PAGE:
The underlying culture differences that give another dimension to Korean romance

The underlying culture differences that give another dimension to Korean romance

The underlying culture differences that give another dimension to Korean romance

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Autumn in My HeartIn his presentation, director Yun Seokho mentioned the assumption of an everlasting love in Korean drama. He therefore referred to how it impacted the development process for Autumn in My Heart, in which case Choi Eun-suh, the lead female character, dies. After she died, there was a question of how and whether they should pursue the story. The writer then came up with the conclusion that it wasn’t possible to continue the story and that her lover had to die, otherwise he would carry the burden of sadness until the end. That is something UK audience members do not always understand as, according to Yun, we would consider that Yoon Joon-suh would be able to heal, carry on and slowly get over it. That is not something that would happen in a Korean drama.

Another cultural specificity as seen in Korean drama, is the use of fantasies to express the characters’ feelings indirectly. Such depiction of a pure, beautiful and warm love story provides a sort of emotional catharsis to Korean viewers.

That innocence is all the more emphasized by the lack of physical interactions that characterize love relationships in Korean, and to some extent Asian, culture. Love RainThat is something that is still widely shared among East Asian nations, even after China became communist and Japan lived through several decades under strong American influence following the Second World War. Contrary to Western culture, the expression of love goes essentially through strong emotionality and symbolism, and less through kisses and sex (e.g. the shared umbrella in Love Rain). Therefore, while in the West break ups happen fast, in Korean drama, they tend to be very elongated, and when portrayed on screen, accompanied with lots of music, close ups and tears. Close-ups serve indeed to depict the psychological affection, in opposition with body language and the quick pace that characterize Western drama. In other words, as accurately put by Yun Seokho “Korean-style love story is like a love kept in one’s heart rather than showing it.”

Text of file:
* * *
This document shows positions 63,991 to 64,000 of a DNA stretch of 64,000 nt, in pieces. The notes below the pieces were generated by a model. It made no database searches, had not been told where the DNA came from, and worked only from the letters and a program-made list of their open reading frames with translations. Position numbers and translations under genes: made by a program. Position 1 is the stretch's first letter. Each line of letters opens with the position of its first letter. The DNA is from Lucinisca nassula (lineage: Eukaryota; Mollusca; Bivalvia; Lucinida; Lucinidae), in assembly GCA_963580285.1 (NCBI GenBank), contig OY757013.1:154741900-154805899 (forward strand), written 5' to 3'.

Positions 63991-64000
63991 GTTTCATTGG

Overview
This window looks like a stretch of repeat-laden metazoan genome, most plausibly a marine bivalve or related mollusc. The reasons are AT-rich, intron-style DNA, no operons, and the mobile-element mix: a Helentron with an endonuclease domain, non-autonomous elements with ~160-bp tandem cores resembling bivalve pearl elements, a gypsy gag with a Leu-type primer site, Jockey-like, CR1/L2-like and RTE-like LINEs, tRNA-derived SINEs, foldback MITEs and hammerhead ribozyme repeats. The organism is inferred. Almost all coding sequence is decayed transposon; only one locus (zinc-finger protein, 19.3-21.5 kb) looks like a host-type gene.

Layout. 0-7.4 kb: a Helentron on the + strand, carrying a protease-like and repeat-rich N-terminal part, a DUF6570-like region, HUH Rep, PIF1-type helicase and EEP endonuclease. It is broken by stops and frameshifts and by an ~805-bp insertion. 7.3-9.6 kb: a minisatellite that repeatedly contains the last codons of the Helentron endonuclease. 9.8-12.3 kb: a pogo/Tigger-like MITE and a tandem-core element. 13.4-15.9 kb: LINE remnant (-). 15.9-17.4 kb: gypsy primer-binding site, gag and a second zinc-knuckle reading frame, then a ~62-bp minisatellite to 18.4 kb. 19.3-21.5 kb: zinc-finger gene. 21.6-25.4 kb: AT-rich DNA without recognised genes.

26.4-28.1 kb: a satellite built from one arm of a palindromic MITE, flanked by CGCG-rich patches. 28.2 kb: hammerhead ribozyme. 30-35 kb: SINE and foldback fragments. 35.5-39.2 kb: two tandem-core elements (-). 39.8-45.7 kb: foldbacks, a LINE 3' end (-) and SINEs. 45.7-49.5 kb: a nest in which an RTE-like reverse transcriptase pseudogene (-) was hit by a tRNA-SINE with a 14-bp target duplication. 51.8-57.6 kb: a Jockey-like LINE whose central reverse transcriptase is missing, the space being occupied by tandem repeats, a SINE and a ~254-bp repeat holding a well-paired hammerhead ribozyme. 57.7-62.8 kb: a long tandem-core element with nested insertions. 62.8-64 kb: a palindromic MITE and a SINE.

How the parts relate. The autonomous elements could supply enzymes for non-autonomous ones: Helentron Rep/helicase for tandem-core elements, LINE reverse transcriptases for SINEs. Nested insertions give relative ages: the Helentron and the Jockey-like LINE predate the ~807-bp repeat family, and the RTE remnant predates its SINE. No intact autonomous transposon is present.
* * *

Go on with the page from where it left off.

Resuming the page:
Finally, another key dimension in the definition of love in Korean culture is that it does not involve only two individuals but is part of the wider community, while in Western culture, that is purely an individual choice. The legacy of Confucian spirit is that family approval is important for Korean lovers. As family values are widely share among Asian nations, it explains why Korean dramas resonate so well across Asia and why it is not uncommon in Korean drama to see blood-related characters to become emotionally involved.

Credits: Yun Seokho

Image Credits: KBS / Cnunism

About the author:

Created in April 2014, Daehan Drama aims to promote Korean TV dramas towards the UK audience, as well as facilitate dialogue between the British and Korean creative industries.

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